The Occupy Movement – Time-in-Place for Democracy


By R. Lila Steinberg, PhD student, Applied Linguistics, UCLA


Last week police raided, destroyed, and subsequently barricaded off the site of the Los Angeles Occupy encampment – the last large encampment in the country. During the massive paramilitary operation, a large dedicated group of officers dressed dramatically in white hazmat suits jogged into the park to remove tents and other property. The close outdoor living conditions of Occupy encampments across the country have been cited by city officials as breeding grounds for public health risks. However, these concerns have been revealed as largely trivial. They have served instead to distract from the real story of the communicative practices being explored and elaborated at Occupy locations. More vitally, and perhaps more threateningly, these spaces have allowed for the gestation of emergent democratic discourse practices. The encampments have allowed the time-in-place for Occupiers to experience durative conversation and relation, and to discover processes of nonviolent communication and decision-making among diverse participants.


The opening section of the Statement of Autonomy passed by the General Assembly at Occupy Wall Street reads:


Occupy Wall Street is a people’s movement. It is party-less, leaderless, by the people and for the people. It is not a business, a political party, an advertising campaign or a brand.  It is not for sale.

We welcome all, who, in good faith, petition for a redress of grievances through non-violence.  We provide a forum for peaceful assembly of individuals to engage in participatory as opposed to partisan debate and democracy.  We welcome dissent.

Any statement or declaration not released through the General Assembly and made public online at should be considered independent of Occupy Wall Street.

We wish to clarify that Occupy Wall Street is not and never has been affiliated with any established political party, candidate or organization.  Our only affiliation is with the people.




One popular misconception about the Occupy movement is the notion that it is the left’s answer to the Tea Party and somehow stands in opposition to all Tea Party grievances. In fact, a core complaint lodged by original Tea Party members dealt with government bailouts for the largest banks. This sentiment is shared by Occupiers, especially in light of how those monies were hoarded and used to fund extravagant bonuses while unemployment and foreclosure figures skyrocketed.  But the Occupy movement, unlike the Tea Party’s ultimate function as a re-branding of the Republican Party, has consciously avoided co-optation by the Democratic (or any other) party. In its Declaration, Occupy Wall Street writes, “We come to you at a time when corporations, which place profit over people, self-interest over justice, and oppression over equality, run our governments.” ( The language here is clear in its unwavering condemnation of any elected officials, indeed an entire system, which acts for the sole benefit of corporate power.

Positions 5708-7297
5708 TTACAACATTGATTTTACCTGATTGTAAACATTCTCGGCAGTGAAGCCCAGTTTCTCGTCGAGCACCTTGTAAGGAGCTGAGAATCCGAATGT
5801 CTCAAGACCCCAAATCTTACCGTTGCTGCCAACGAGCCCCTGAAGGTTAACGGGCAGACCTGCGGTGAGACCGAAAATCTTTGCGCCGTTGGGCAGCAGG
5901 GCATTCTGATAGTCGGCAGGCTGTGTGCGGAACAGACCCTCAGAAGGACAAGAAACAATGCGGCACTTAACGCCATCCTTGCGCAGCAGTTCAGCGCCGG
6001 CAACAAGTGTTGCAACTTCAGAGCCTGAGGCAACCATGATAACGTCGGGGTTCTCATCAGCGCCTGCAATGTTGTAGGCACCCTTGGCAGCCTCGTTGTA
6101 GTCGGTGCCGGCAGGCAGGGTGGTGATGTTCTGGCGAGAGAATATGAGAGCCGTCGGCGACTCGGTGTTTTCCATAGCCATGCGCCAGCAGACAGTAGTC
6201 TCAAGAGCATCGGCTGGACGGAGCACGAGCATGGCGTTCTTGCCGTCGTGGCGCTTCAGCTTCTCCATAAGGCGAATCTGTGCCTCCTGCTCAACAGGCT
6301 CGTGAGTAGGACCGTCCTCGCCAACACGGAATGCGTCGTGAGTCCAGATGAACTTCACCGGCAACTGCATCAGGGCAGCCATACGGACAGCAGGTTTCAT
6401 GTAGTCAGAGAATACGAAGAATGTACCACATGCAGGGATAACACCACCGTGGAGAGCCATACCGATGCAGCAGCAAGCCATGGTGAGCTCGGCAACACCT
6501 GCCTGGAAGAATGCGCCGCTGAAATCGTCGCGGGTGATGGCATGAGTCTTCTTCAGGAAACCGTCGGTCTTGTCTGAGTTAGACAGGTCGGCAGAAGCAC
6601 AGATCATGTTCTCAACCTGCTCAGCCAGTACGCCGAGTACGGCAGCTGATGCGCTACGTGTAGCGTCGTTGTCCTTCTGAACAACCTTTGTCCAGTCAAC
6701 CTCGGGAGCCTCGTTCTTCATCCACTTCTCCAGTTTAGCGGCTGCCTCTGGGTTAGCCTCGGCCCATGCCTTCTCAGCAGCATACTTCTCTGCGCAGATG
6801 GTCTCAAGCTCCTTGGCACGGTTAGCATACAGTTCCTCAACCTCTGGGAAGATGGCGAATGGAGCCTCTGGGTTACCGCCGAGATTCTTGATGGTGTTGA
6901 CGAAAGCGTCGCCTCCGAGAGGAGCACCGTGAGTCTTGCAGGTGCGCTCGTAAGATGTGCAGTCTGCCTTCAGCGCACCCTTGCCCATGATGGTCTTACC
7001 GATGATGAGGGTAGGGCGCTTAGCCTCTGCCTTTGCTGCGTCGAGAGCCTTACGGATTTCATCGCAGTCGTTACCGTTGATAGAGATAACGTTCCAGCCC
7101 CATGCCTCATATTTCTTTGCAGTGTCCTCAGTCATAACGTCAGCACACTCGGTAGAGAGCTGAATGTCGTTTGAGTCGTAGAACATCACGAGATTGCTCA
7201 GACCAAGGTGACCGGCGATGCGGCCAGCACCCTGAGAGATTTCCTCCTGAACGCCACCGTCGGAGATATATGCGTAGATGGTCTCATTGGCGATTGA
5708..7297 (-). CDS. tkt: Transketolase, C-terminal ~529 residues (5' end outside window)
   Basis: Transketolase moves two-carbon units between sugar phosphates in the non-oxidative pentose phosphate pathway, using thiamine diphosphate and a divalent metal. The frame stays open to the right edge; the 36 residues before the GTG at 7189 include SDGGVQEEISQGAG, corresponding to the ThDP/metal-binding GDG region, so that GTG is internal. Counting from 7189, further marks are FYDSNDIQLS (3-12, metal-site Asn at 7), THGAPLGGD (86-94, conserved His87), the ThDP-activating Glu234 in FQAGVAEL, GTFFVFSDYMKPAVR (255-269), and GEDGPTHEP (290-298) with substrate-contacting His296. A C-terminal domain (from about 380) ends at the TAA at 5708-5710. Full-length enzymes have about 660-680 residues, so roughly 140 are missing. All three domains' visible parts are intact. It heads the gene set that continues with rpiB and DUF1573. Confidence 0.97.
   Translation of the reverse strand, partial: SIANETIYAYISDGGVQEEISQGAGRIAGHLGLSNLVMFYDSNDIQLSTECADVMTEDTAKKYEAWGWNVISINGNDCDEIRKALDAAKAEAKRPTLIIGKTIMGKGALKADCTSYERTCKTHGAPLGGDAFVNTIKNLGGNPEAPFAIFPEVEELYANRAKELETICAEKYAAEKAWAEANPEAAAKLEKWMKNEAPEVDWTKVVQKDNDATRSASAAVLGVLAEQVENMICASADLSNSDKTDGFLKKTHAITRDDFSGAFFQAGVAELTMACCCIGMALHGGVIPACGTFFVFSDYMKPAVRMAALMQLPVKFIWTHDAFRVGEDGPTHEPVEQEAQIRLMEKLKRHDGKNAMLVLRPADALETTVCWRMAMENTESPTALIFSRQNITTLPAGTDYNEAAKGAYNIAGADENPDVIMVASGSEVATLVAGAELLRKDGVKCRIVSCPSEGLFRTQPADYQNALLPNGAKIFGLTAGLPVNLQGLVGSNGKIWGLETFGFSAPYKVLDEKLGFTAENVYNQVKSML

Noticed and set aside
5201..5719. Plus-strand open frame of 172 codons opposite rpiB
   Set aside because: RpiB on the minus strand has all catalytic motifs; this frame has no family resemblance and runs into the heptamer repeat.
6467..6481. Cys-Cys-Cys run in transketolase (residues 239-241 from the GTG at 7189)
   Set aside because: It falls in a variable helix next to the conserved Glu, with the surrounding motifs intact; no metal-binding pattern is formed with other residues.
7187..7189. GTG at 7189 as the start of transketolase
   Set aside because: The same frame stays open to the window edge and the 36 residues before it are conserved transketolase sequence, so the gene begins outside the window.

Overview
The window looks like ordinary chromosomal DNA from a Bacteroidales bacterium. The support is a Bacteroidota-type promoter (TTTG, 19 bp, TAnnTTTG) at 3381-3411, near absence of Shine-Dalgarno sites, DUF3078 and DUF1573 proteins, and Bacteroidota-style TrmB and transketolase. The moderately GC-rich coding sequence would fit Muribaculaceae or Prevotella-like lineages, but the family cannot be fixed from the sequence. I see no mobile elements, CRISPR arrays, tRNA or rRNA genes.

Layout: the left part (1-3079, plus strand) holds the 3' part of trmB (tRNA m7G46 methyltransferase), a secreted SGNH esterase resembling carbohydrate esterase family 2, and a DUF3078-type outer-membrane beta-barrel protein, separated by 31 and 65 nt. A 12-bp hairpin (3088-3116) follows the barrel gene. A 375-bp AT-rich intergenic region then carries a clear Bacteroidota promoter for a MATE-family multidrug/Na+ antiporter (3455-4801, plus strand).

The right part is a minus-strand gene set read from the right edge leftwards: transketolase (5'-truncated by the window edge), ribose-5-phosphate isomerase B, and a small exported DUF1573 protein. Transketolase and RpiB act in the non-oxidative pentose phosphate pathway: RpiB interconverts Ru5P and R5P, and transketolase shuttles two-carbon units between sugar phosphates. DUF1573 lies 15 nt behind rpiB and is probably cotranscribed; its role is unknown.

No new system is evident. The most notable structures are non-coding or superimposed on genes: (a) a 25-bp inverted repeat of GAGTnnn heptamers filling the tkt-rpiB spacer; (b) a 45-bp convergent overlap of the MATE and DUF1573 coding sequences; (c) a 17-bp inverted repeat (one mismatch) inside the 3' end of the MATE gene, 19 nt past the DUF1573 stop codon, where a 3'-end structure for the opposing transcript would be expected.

Determining that ninety-nine percent of the population is truly unrepresented by elected officials, participants in the Occupy movement are unwilling to ratify the existing electoral channels, to “sit back” and have the experts do democracy for them. Rather, the Occupy encampments provided geographical space for experiments in direct participatory democracy, community-building among diverse people, and processes of consensus-building. Agitational political action for the last few generations in this country has typically involved only small groups of organizers meeting in real geographical space to plan an action (such as a march, flash mob, sit-in, blockade). After the organizers meet, most of the participants merely “find out” about the action and show up for the event. The event itself is generally short-lived – a few hours, maybe a day. Thus, protest and civic action has been mostly hierarchical, with planners determining the purposes and forms of actions and everyone else having the choice whether to participate or not – or perhaps counter-protest. Those who do participate in some form spend only as much time with each other as the action itself takes. In this constrained temporal relationship there is little opportunity for participants to discuss larger issues and propose ideas in a whole-group setting. Further, the specificity of the demand of many actions is often particular enough to exclude those not sympathetic to that particular demand (often through a conditioned partisan response) although they may share many grievances in common with those who choose to participate – something that could be discovered given enough time-in-place.